with the core whenever the core is not empty, i.e. taxation
schemes that do not tax individuals at all if the game is
stable to begin with. In this sense, our approach is similar:
the taxation notion we propose results in the core if this is
not empty. However, unlike Bejan and Gomez, we study
group taxation schemes
, where the value of each coalition
is reduced by a certain value, until the resulting game is
stable. As we demonstrate, taking this approach results in
signi cantly lower taxes for coalitions.
Also in this line of work, Gonzales and Grabisch [8] study a
generalization of the extended core proposed by Bejan and
Gomez [4], where a tax is only employed on coalitions of
size at most
. Speci cally, they look for games that min-
imize the di erence between a group taxation scheme and
an individual taxation scheme. The reasoning behind this
methodology is simple: when a tax (or a payo ) is set upon
sets rather than individuals, the sets of agents must bargain
among themselves in order to agree on the way in which the
tax should be divided. Thus, studying group taxation that
minimizes the number of taxes on sets makes sense, as it
minimizes the amount of complicated bargaining that the
agents must undergo. In contrast, in our setting, we do not
address the way in which taxes are distributed among sub-
coalition members; rather, our results show that individual
taxation does naturally arise in the setting that we propose.
In the class of games that we study, the value of a blocking
coalition is replaced by a value set by an additive vector,
whose coordinates induce an individual tax.
Independent of the previous work, Bachrach et al. [2]
study the
cost of stability
in coalitional games. The cost of
stability is the minimal external subsidy to the grand coali-
tion that is required in order to stabilize a given cooperative
game. The authors [2] provide bounds on the amount of
subsidy required for various classes of cooperative games.
Additional bounds have been recently provided by Meir et
al. [10] and Meir et al. [11]. In our work, we provide an ex-
plicit upper bound for the class of superadditive, anonymous
games, and explore its connection to the bound presented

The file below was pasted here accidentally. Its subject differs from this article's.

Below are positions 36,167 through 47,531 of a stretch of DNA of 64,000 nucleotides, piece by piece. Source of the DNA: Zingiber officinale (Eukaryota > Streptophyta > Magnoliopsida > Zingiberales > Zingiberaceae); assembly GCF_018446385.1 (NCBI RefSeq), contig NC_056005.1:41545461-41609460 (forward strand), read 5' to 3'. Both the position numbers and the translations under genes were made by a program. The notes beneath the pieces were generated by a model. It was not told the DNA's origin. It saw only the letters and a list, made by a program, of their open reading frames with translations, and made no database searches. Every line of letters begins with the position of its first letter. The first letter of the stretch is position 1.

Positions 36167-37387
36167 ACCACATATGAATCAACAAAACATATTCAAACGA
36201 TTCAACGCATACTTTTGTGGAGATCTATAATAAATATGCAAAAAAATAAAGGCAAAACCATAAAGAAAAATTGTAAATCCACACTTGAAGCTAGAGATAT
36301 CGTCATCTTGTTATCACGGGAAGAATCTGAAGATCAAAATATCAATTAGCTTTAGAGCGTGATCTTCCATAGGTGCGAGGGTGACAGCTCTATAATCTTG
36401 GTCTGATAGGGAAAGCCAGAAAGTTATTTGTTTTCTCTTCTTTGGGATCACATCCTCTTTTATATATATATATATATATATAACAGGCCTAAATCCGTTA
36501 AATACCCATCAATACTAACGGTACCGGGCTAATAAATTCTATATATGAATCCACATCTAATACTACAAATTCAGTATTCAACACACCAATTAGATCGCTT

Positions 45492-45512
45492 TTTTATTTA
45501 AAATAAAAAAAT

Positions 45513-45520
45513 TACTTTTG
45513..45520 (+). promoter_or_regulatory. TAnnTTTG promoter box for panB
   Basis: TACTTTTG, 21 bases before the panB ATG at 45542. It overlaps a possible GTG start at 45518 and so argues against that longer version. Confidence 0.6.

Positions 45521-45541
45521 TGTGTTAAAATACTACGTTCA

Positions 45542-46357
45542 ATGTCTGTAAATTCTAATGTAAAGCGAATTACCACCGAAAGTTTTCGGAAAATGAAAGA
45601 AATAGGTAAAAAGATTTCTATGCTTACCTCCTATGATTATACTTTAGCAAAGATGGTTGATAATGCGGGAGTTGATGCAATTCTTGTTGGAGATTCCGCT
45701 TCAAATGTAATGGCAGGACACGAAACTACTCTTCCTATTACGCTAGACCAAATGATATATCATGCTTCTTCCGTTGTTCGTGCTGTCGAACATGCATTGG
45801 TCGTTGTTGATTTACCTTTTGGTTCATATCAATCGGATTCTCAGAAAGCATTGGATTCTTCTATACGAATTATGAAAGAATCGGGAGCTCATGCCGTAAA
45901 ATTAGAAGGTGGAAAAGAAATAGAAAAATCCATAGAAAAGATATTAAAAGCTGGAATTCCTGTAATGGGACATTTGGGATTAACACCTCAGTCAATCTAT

in [2] for the same class. We show that for small enough
coalitions (namely, those whose size is at most
), an opti-
mal taxation policy is guaranteed to impose a lower tax than
that used when computing the cost of stability; moreover,
we show a relation between the amount of savings induced
and the size of a coalition, with smaller coalitions guaran-
teed better tax reductions than larger coalitions. This result
is particularly appealing, as it is often assumed that smaller
coalitions are likelier to form than larger ones, thus ensuring
a low tax on such coalitions is paramount.
As can be seen, the cost of stability, the least core, the
concepts studied by Bejan & Gomez [4] and Gonzales &
Grabisch [8] are aimed at nding the minimal amount of
change required to stabilize a given cooperative game
We continue in this line of work, with the aim of nding
the minimal amount of
required in order to achieve
core stability.
1.2 Our Contribution
Against this background, we analyze scenarios where min-
imal taxation is employed in order to achieve stability in
cooperative games. In particular, given a cooperative game
, we examine the set of all
cooperative games that
are dominated by
, i.e. their characteristic functions give
a lower value to each coalition
. These games include
all games that correspond to the
-core of
and, in par-
ticular, the game corresponding to the least-core of
, the
notions described by Bejan and Gomez, and other notions
such as graph restrictions [12] and reliability extensions [3].
We then proceed to look at the set of games on the e-
cient face of the polytope of stable games dominated by
We give a complete characterization of these games, which
we term
maximal-stable games
; brie y, one can construct a
maximal-stable game by replacing the value of every block-
ing coalition (i.e. one violating the core constraints) by a